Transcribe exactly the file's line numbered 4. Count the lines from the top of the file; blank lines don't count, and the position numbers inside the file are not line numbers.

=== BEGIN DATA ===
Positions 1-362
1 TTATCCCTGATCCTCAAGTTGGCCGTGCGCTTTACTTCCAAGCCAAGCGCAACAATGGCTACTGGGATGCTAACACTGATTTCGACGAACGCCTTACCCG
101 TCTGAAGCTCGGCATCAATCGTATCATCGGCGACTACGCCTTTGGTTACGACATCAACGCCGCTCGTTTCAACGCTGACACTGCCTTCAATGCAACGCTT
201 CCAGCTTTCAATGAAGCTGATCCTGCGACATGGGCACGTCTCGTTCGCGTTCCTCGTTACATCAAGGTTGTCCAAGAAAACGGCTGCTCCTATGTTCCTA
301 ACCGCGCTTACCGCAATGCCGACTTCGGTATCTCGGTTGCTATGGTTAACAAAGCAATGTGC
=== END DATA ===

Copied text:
201 CCAGCTTTCAATGAAGCTGATCCTGCGACATGGGCACGTCTCGTTCGCGTTCCTCGTTACATCAAGGTTGTCCAAGAAAACGGCTGCTCCTATGTTCCTA